Some fragments of past splendor appeared here and there upon the
walls of this modest lodging; a sword, for example, richly
embossed, which belonged by its make to the times of Francis I,
the hilt of which alone, encrusted with precious stones, might be
worth two hundred pistoles, and which, nevertheless, in his
moments of greatest distress Athos had never pledged or offered
for sale. It had long been an object of ambition for Porthos.
Porthos would have given ten years of his life to possess this

One day, when he had an appointment with a duchess, he endeavored
even to borrow it of Athos. Athos, without saying anything,
emptied his pockets, got together all his jewels, purses,
aiguillettes, and gold chains, and offered them all to Porthos;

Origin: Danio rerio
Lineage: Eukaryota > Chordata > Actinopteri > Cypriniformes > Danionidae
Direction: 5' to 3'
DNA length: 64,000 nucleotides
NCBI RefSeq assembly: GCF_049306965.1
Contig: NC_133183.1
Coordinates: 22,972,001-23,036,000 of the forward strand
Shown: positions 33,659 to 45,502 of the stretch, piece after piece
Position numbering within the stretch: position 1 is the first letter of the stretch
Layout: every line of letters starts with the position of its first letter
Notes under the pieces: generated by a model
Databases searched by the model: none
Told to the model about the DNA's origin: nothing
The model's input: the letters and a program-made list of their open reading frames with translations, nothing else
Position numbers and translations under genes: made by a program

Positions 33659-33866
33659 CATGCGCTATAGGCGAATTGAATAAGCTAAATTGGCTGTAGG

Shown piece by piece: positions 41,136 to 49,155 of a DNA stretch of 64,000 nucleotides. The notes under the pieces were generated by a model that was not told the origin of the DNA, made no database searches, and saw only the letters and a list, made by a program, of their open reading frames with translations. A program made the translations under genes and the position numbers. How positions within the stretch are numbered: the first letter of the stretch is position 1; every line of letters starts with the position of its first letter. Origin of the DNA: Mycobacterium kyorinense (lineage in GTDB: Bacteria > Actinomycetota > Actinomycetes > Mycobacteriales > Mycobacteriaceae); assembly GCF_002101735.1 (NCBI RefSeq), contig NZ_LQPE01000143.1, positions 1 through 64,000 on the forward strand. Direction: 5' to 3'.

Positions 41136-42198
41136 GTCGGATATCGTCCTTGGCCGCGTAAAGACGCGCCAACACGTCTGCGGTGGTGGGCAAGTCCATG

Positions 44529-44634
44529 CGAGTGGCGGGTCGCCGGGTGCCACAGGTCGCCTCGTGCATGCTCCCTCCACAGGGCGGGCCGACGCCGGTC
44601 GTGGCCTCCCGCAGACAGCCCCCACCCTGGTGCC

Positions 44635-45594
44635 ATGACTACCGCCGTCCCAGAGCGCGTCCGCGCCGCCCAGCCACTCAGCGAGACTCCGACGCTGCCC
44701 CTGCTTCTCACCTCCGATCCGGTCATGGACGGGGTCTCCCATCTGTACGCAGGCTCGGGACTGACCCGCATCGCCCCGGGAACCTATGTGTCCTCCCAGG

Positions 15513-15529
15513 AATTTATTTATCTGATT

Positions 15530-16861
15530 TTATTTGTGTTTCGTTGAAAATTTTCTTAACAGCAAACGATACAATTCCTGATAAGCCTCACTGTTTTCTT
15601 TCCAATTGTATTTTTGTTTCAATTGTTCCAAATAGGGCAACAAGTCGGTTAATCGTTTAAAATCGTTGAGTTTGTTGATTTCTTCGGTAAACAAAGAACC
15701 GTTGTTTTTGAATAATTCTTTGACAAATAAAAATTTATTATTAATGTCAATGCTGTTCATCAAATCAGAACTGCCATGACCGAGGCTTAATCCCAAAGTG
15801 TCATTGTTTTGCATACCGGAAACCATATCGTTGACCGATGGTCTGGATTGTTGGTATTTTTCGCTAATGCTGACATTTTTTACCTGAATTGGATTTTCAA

but as to the sword, he said it was sealed to its place and
should never quit it until its master should himself quit his
lodgings. In addition to the sword, there was a portrait
representing a nobleman of the time of Henry III, dressed with
the greatest elegance, and who wore the Order of the Holy Ghost;
and this portrait had certain resemblances of lines with Athos,
certain family likenesses which indicated that this great noble,
a knight of the Order of the King, was his ancestor.

Besides these, a casket of magnificent goldwork, with the same
arms as the sword and the portrait, formed a middle ornament to
the mantelpiece, and assorted badly with the rest of the
furniture. Athos always carried the key of this coffer about
him; but he one day opened it before Porthos, and Porthos was
convinced that this coffer contained nothing but letters and
papers--love letters and family papers, no doubt.

Porthos lived in an apartment, large in size and of very